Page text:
Best of 2019: Sustainability
Consumers’ desire for more sustainable and environmentally friendly products has been on the rise for some time, and retailers have taken notice.
In 2019, The Iconic, Sheridan, Kathmandu and others took significant steps to make their operations more sustainable, whether by setting goals to use recyclable packaging for online orders, or launching product take-back schemes to keep textiles out of landfill.
Here are a few of our favourite stories on sustainability from the past 12 months.
Approximately 300,000 people rallied against climate change in Australia in September, joining millions more across the world. The participants were calling for a switch to 100 per cent renewable energy generation and exports by 2030, as well as an end to coal, gas and oil projects.
But it wasn’t just members of the public and students taking part in the strikes, with more than 2800 businesses across the country taking a stand together under the “Not Business As Usual” alliance, including retailers such as Mud Australia, Koala and Australian Geographic.
In April, the Iconic launched a new initiative, Considered, making it easier for customers to shop according to their personal values.
A new vertical on the website, Considered allows customers to easily find products based on five different values: sustainable materials, eco-production, fair production, animal-friendly and community engagement.
Australian textiles brand Sheridan has just announced its sustainability goals off the back of a national campaign called “Make Tomorrow Beautiful”, which focuses on promoting the business’s environmental and social measures.
By 2020, Sheridan’s product range will include more sustainable fibres and more responsible production processes. By 2025, 100 per cent of Sheridan’s consumer packaging will be reusable or recyclable and every new product will be designed to consider end-of-life.
For years, retailers have been referencing the fact that today’s consumers prefer to buy from socially and environmentally-conscious brands. A widely cited 2015 poll from Nielsen found that 66 per cent of global consumers, and 73 per cent of millennials, are willing to pay more for sustainable goods. But new research from Kathmandu has cast doubt on this conventional wisdom.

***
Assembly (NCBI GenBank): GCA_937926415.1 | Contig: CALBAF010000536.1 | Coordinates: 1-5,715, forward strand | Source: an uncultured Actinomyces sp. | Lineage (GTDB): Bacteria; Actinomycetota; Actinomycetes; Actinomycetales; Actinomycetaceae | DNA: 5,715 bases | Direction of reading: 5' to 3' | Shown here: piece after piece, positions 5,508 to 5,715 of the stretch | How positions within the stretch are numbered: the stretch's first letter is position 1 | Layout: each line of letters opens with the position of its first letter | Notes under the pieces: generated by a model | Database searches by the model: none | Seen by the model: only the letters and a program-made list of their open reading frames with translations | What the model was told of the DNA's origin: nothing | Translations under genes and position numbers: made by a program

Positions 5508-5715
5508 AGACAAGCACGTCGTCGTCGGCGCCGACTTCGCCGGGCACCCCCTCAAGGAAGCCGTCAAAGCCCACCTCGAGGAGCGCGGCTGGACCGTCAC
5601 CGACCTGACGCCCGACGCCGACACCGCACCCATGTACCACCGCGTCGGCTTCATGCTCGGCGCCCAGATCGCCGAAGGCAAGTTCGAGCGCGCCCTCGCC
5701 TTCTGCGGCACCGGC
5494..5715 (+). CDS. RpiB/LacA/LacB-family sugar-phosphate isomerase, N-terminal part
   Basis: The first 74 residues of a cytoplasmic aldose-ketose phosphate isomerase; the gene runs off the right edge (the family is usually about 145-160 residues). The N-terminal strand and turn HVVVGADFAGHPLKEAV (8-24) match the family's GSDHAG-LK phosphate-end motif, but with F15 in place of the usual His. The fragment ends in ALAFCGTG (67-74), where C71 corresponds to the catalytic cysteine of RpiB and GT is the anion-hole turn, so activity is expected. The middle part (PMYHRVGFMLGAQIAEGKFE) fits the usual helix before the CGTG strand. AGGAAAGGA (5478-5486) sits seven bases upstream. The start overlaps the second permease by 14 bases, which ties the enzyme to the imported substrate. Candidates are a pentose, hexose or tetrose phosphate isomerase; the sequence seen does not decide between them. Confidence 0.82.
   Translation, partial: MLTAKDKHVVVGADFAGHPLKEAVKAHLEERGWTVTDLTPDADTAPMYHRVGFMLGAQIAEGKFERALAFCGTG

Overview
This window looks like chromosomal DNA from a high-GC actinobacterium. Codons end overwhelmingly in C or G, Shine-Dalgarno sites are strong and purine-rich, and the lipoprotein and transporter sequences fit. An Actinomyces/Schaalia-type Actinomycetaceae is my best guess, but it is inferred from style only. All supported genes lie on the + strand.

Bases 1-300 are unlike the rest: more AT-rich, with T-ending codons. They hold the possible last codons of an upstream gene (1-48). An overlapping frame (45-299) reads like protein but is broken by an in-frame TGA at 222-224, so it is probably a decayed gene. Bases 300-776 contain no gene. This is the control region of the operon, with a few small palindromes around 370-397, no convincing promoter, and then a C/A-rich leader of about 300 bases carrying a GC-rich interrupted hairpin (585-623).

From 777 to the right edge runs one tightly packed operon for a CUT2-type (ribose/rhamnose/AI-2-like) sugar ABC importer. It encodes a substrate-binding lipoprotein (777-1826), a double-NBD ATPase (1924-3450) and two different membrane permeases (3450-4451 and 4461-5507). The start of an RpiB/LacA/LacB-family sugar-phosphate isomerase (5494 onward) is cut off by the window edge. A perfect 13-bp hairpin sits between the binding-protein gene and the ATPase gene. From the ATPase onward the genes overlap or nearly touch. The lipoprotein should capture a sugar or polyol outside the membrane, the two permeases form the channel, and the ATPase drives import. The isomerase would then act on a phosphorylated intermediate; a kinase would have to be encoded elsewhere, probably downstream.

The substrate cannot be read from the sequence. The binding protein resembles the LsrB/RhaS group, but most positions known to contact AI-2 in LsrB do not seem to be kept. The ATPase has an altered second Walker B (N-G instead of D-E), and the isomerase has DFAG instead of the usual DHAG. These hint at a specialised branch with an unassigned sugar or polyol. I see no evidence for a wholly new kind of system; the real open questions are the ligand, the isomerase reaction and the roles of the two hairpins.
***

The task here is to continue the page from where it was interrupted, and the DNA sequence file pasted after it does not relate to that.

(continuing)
In a recent survey of 1000 Australian consumers, the outdoor gear and clothing retailer found that one in two shoppers do not consider the social, environmental and ethical impacts of the fashion industry when purchasing clothing items. And a whopping 97 per cent of those surveyed had not purchased from a sustainable, eco-fashion brand in the 12 months prior, or at least they had not intentionally done so.
Today, there are 26 B Labs and more than 2800 B Corps worldwide, including 270 in Australia, which is the fastest growing country per capita for B Corps. Among them are several retail businesses, such as Outland Denim, Etiko, Koala, GlamCorner, Bellroy, Flora & Fauna, KeepCup, Good Day Girl, Arndsorf and Kester Black, as well as numerous other brands.
In July, B Lab Australia and New Zealand sought to capitalise on this momentum with a month-long marketing blitz. Local B Corps posted videos on social media, offered discounts and participated in events to raise awareness among businesses and consumers. It wasn’t the first B Corp Month the nonprofit had orchestrated in Australia, but it was by far the biggest.
Australian retailers and brands including Big W, L’Oreal Australia, Lush and Woolworths have collectively donated $100 million worth of brand new surplus stock to the not-for-profit organisation Good360 over the past five years, helping families in need across the country.
The not-for-profit works with schools and charities, such as Vinnies, The Salvation Army and Rural Aid, to distribute everyday items like clothing, toiletries, bedding, backpacks and other essentials to families in need.
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